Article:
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Comedy - the new stadium rocker

Grim up north - but one industry is laughing all the way to the bank, says Will Melvin

Published on January 10th 2011.

Comedy - the new stadium rocker

IT IS a modern truism that the economy's difficulty is comedy's opportunity. As financial times get tougher, punters flock to clubs, theatres and DVD shops to get their escape in laughter.

Bishop sold out more than 60,000 tickets in six nights at the Arena before Christmas and has another pencilled in for June

Just look at the legions of TV comics hawking DVDs at Christmas to see what a competitive market it is. John Bishop's head is decorating the front of the Liverpool One HMV, and even Glaswegian Kevin Bridges, a relative newcomer on the scene, has been able to shift more than 20,000 DVDs this festive period.

But the real boom in comedy audiences has come in the 10,000-seat plus arenas where hundreds of thousands of people are flocking to see comedians where once they would never have dreamed of doing so, and Liverpool’s Arena is at the forefront of the biggest seismic shift in British comedy's audience behaviour.

During the recession of the early 1990s, David Baddiel and Rob Newman became the first British comedians to play a big arena when they sold out Wembley, but in the intervening time precious few have tried to repeat the feat.

However, now thanks to the influence of rolling comedy on satellite and cable channels, and the ubiquity of comedians on mainstream television, acts like Frankie Boyle, Russell Howard and Bishop can sell out the big rooms emulating the success of Peter Kay, the godfather of Arena comedy.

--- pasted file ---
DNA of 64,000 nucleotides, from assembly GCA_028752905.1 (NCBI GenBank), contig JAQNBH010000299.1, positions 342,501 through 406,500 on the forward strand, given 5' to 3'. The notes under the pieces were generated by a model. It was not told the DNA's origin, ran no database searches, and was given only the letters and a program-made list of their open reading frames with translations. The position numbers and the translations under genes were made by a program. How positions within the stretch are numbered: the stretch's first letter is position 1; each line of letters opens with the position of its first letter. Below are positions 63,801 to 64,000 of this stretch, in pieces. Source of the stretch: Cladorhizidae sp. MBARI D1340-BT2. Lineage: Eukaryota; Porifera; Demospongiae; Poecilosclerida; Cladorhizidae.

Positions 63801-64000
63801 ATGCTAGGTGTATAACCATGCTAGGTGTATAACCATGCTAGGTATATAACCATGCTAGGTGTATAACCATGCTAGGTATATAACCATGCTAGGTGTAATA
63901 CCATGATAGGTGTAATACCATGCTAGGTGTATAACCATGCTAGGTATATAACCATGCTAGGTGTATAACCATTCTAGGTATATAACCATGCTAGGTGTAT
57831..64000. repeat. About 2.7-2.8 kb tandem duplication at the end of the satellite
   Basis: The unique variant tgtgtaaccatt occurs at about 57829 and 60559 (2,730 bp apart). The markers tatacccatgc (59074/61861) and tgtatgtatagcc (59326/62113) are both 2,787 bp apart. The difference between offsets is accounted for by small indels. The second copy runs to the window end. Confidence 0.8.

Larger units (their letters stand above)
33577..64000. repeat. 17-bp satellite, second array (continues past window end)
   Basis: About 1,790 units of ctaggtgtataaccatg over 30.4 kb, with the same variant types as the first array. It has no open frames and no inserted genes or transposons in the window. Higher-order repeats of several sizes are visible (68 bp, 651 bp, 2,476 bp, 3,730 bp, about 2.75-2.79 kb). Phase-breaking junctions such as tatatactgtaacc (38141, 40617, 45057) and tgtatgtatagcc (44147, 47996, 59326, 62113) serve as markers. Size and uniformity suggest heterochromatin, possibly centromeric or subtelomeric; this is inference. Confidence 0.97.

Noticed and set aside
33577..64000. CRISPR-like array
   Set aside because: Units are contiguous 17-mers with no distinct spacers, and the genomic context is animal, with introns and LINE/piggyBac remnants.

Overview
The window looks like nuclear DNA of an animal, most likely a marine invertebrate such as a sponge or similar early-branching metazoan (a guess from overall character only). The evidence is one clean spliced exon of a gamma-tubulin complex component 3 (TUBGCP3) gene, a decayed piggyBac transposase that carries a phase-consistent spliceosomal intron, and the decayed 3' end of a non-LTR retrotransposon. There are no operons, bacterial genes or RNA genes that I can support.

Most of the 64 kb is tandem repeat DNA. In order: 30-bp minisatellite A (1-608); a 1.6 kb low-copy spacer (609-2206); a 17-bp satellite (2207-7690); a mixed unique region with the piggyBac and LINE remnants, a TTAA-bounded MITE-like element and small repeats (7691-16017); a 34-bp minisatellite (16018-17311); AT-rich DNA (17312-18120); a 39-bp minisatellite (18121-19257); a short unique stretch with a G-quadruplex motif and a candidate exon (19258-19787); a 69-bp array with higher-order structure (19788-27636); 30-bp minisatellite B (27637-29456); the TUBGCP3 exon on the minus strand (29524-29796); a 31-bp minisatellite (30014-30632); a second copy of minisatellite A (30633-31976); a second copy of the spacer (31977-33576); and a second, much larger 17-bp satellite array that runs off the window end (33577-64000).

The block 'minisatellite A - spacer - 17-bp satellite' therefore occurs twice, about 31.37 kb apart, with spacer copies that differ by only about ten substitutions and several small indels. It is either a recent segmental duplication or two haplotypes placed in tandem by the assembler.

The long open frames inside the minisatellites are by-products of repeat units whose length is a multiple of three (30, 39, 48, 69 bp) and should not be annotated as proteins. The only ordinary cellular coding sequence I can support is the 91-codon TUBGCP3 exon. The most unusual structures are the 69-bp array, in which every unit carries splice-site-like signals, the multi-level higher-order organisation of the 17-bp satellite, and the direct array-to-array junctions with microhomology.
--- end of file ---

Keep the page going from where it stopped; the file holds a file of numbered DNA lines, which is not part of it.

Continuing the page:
Jimmy CarrJimmy CarrAs you'd expect in Liverpool, Bishop sold out more than 60,000 tickets in six nights at the Arena before Christmas and has another pencilled in for June, but he started the tour at Wembley has taken in a few other arenas, and his elevation to this stage is thanks in no small part to his hard work and ambition to stretch himself beyond mere stand-up - his roles in C4's Skins and the soon to be released Ken Loach movie, Route Irish, are a testament to his work ethic.

But the real changes to the stand-up economy, and the influence of TV, is noticeable when one looks at the ticket sales of Howard, Jason Manford and Alan Carr, all of whom play the Arena in 2011.

Howard has made the leap from the club circuit to arenas in little more than five years and that must, in some part, be down to his regular presence as a panellist on Mock The Week - on some incessant loop on Dave - while his BBC appearances on Live at the Apollo and his own BBC3 shows also get regular airing.

Ian Christie, marketing manager at the Royal Court and the Liverpool Comedy Festival says that often there are two different audiences for comedy now, 'The people who go and see Russell Howard are people who might not necessarily come to Rawhide Comedy Club or a show at the festival.

'They are probably more likely to watch comedy on DVDs and TV and the arena shows are a lot like the DVD experience with big screens allowing people to see the comic from anywhere they are sitting. It's a lot different to the traditional club environment.'

And although it might be easy to sniff at Jason Manford, Alan Carr or Jimmy Carr and point to TV being the reason so many come out to see them, Christie says their 'sudden' elevation to the arenas often masks time spent building an audience and developing the kind of TV and live profile that gets people buying tickets in their thousands.